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Improving economy drives up quit rate

The economy is improving and so employees are resigning again.

Voluntary resignations have jumped by more than a percentage point, rising from 9.3 percent in 2011 to 10.6 percent last year, according to research from XpertHR.  

The highest percentage of quitters was found among service industry employees, where 12.2 percent left of their own volition. Just 8.1 percent of public-sector workers quit, and only 7 percent of manufacturing employees left voluntarily in 2012.

Breaking matters down by occupations, engineers were the least likely to resign (2.9 percent), followed closely by HR personnel (3.1 percent) and computer operators (3.3 percent). Housing sector staff and academics were most likely to turn in the resignations at 6.7 percent of all departures.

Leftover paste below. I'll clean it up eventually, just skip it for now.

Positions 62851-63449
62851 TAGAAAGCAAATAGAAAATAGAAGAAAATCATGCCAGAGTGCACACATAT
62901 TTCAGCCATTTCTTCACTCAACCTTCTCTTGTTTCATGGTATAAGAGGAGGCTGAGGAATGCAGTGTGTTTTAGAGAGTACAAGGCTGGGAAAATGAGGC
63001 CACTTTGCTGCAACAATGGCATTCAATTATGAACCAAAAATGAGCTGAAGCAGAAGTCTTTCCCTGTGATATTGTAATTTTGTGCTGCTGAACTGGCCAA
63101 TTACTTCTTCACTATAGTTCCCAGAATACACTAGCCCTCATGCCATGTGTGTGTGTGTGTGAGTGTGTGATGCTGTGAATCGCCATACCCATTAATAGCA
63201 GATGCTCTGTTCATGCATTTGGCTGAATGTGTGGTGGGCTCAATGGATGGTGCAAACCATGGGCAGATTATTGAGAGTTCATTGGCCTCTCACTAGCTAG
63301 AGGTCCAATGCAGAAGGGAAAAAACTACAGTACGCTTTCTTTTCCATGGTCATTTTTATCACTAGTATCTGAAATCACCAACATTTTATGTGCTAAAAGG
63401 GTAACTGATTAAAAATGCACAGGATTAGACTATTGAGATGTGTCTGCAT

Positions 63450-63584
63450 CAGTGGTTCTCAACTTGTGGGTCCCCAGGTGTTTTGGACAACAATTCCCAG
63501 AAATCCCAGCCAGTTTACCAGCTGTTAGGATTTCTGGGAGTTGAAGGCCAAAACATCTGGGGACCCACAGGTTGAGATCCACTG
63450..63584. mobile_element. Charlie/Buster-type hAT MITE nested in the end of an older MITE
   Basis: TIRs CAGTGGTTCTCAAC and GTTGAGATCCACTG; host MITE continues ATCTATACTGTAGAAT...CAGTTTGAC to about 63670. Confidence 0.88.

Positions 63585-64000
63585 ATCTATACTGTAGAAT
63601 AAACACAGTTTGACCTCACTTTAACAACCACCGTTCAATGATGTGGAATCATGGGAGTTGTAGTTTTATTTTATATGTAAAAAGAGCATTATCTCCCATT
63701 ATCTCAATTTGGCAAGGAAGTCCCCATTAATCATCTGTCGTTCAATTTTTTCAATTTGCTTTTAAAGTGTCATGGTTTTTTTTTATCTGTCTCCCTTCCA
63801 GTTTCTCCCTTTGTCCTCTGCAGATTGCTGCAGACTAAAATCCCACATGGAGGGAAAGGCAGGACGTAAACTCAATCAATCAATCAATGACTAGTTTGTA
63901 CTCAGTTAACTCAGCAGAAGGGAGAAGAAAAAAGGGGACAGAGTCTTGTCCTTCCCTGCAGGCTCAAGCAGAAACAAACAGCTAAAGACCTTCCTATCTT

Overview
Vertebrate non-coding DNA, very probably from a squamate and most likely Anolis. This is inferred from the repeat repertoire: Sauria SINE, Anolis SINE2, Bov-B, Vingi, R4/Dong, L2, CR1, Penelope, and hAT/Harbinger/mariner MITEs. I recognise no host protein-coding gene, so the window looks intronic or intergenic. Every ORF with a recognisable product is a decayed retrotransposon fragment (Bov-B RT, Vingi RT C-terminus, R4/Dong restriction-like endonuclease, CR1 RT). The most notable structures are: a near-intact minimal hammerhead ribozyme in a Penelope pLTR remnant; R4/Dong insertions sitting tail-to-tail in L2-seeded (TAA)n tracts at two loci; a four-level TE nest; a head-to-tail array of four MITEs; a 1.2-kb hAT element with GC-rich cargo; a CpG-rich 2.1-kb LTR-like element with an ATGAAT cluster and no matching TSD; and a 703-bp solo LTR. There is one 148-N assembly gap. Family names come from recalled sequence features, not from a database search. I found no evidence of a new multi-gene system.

To us, the slow but steady increase in the voluntary resignation rate suggests that employees in these organizations have more confidence to seek new employment.

That’s great for people seeking new jobs. On the flip side, employers need to be on guard against losing their best talent.

For temporary assignments to help you fill in the gaps, call Apprentice Personnel.  

About the Author


Larry Hannappel

Larry spent 16 years with Century Casino’s and was instrumental in the start-up and growth of the company through expansions in Canada, South Africa, the Czech Republic, Poland and on several cruise ships as well as in Colorado. He was most recently the SVP, Principal Finance Officer and COO of North American operations for Century Casinos Inc., a multinational, Nasdaq-traded gaming company. Earlier in his career, Larry worked at the Johns Manville Corp. Larry spent 13 years in various accounting and finance functions in the company’s fiberglass manufacturing division and was key in the start-up of a molding plant in Indiana. Larry and his wife Kathy and three children live in Colorado. He enjoys four-wheeling, motorcycling, golfing, skiing and brewing beer.

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